With a House vote on financial reform expected next week, the Bankers Roundtable Friday offered its own rewrite of the legislation.
Though ostensibly based on the bill approved by the House Rules Committee March 30, the Roundtable's plan includes major revisions that would be widely opposed by key lawmakers, other banking trade groups, and insurance industry officials.
"What is the punch line? This is not a funny joke," said Jack Dolan, a spokesman for the American Council of Life Insurance. "It is pretty late to be offering a dream bill. This doesn't add anything useful."
But Roundtable lobbyist Alfred Pollard disagreed. "We simply want to lay out what it will take to get the banking industry's support for legislation this year," he said.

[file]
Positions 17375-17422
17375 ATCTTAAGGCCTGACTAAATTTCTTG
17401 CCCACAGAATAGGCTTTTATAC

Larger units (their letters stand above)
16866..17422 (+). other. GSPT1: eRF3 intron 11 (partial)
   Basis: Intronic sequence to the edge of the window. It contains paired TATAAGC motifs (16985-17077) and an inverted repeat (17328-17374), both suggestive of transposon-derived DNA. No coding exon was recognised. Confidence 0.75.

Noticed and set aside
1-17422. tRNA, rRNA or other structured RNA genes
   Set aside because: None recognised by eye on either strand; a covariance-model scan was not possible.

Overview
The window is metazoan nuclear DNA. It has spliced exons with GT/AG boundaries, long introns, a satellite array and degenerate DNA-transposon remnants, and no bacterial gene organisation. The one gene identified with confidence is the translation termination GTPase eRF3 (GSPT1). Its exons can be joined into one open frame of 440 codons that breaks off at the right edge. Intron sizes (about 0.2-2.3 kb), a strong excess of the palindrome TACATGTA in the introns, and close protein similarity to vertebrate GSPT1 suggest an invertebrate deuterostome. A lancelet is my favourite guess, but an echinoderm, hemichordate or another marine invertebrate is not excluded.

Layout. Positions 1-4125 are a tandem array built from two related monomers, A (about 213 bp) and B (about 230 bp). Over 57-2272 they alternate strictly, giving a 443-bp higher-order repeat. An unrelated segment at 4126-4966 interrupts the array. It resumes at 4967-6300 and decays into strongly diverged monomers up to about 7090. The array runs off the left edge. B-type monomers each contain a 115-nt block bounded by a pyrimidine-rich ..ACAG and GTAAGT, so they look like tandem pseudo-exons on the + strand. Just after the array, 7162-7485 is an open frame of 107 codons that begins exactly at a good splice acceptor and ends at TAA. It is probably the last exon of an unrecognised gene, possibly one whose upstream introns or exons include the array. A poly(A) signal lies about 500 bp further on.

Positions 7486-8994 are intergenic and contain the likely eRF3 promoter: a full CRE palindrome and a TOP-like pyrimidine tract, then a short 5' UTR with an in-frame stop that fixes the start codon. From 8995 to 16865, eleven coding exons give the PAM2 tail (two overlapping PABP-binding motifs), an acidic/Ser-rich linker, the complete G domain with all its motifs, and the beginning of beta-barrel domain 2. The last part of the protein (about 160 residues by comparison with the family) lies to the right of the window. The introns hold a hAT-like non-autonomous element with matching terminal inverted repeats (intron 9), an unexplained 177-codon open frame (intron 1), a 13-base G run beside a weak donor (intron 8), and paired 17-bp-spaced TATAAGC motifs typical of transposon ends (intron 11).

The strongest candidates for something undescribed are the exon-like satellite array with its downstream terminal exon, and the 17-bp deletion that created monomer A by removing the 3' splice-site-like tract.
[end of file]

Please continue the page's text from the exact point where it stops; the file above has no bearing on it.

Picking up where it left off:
The Roundtable proposal would retain the Comptroller of the Currency's advantage in federal suits by leaving untouched the so-called deference doctrine, which means federal judges do not overturn regulatory decisions unless the agency committed significant legal errors. The House bill would eliminate this advantage.
The plan would drop consumer protection provisions covering banks' securities and insurance sales, and bank operating subsidiaries could engage in any activity that is "financial in nature," including insurance underwriting. The Rules Committee bill would bar subsidiaries from any underwriting businesses that banks cannot enter directly.
Banc One Corp. lobbyist Annie Hall, who has tried to work out a compromise with the insurance industry, called the Roundtable's plan "unfortunate." She said it demonstrates that the group "is not engaged" in negotiations over the bill.